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Pablo Larrain became the first Chilean director to be awarded Telluride’s silver medallion over the weekend, where he took part in two Q&A’s on Sunday night and Monday morning and introduced his new film, Neruda.
A drama about the great Chilean poet’s flight from the authorities in the late 1940s, Neruda continues Larrain’s fascination with his country’s political history — “I do believe every movie is political,” he said — and in particular the era of General Augusto Pinochet, the dictator who ruled Chile from 1973 to the late 1990s, although the new film takes place before that time.
Interviewed by Davia Nelson on Sunday morning onstage at the Chuck Jones Theater, Larrain — whose films include 2010’s Post Mortem and 2012’s No — surprised many audience members by revealing not just that he comes from a family of politicians, but also that his family leans to the right. His father, Hernan Larrain, is a senator with the conservative Independent Democratic Union. The filmmaker’s own work seriously questions Pinochet and his right-wing supporters.
Larrain, 40, said his views, particularly on cinema, were shaped by some of the movies he watched growing up — those that weren’t banned in Chile, that is. They included Robert Zemeckis’ Back to the Future and Werner Herzog’s Fitzcarraldo.
“Its [theme is] essential to cinema: time,” he said of the former film, while the latter, with its story of “people pushing that boat over a hill,” represented “a metaphor” of moviemaking as well as life.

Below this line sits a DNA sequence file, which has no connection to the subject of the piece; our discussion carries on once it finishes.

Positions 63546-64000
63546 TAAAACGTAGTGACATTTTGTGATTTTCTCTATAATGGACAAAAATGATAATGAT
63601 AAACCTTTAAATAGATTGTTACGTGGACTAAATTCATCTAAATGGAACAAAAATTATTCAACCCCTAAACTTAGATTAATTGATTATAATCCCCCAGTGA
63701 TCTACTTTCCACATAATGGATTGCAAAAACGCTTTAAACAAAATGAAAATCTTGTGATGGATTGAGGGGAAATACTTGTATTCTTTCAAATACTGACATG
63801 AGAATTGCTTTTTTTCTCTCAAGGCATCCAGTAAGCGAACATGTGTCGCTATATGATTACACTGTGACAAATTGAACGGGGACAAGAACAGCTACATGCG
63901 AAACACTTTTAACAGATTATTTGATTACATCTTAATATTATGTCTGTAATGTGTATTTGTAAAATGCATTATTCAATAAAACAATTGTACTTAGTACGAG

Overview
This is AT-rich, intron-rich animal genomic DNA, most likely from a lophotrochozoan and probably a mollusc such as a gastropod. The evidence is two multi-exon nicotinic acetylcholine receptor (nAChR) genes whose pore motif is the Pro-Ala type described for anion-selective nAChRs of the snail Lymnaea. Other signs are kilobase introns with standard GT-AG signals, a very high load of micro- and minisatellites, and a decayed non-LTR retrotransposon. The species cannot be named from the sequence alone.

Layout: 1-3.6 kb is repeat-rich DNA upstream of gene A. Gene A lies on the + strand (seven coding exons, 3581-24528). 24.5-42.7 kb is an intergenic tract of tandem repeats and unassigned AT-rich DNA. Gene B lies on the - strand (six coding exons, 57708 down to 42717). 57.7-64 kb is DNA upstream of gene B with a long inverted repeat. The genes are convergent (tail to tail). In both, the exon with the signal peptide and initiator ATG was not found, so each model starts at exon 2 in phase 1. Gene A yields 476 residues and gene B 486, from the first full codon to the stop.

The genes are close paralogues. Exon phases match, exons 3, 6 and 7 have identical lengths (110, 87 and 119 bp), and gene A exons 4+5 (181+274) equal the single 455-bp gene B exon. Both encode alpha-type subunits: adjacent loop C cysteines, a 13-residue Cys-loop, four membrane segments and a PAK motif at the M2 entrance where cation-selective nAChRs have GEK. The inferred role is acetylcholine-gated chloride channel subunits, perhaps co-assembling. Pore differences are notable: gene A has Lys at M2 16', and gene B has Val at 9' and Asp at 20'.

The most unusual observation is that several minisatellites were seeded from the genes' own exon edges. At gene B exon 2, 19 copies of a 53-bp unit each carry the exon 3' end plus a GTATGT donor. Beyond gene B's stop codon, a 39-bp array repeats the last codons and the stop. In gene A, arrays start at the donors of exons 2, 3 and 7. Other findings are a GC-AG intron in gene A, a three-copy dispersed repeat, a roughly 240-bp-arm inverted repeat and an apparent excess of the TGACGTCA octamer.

Along with clips from his previous pictures, Larrain showed two scenes from his upcoming Jackie Kennedy biopic Jackie, which debuts Wednesday at the Venice Film Festival before screening at Toronto.
Larrain said he had received an unexpected call from Darren Aronofsky just before Neruda got underway, asking him to make the Jackie O movie. His biggest alteration to the script, he said, was to take out one-third of the scenes, those that did not directly feature the former first lady. He then told Aronofsky that he would only make the picture if the latter’s Black Swan star, Natalie Portman, played the lead, and Aronofsky set up a meeting between them in Paris. “She’s an extraordinary, extraordinary actress,” Larrain noted.
Although Jackie does not yet have an American distributor and release set, it is possible Portman could be the latest addition to a super-heated best actress race that includes such promising contenders as Emma Stone (La La Land), Viola Davis (Fences) and Annette Bening (20th Century Women).
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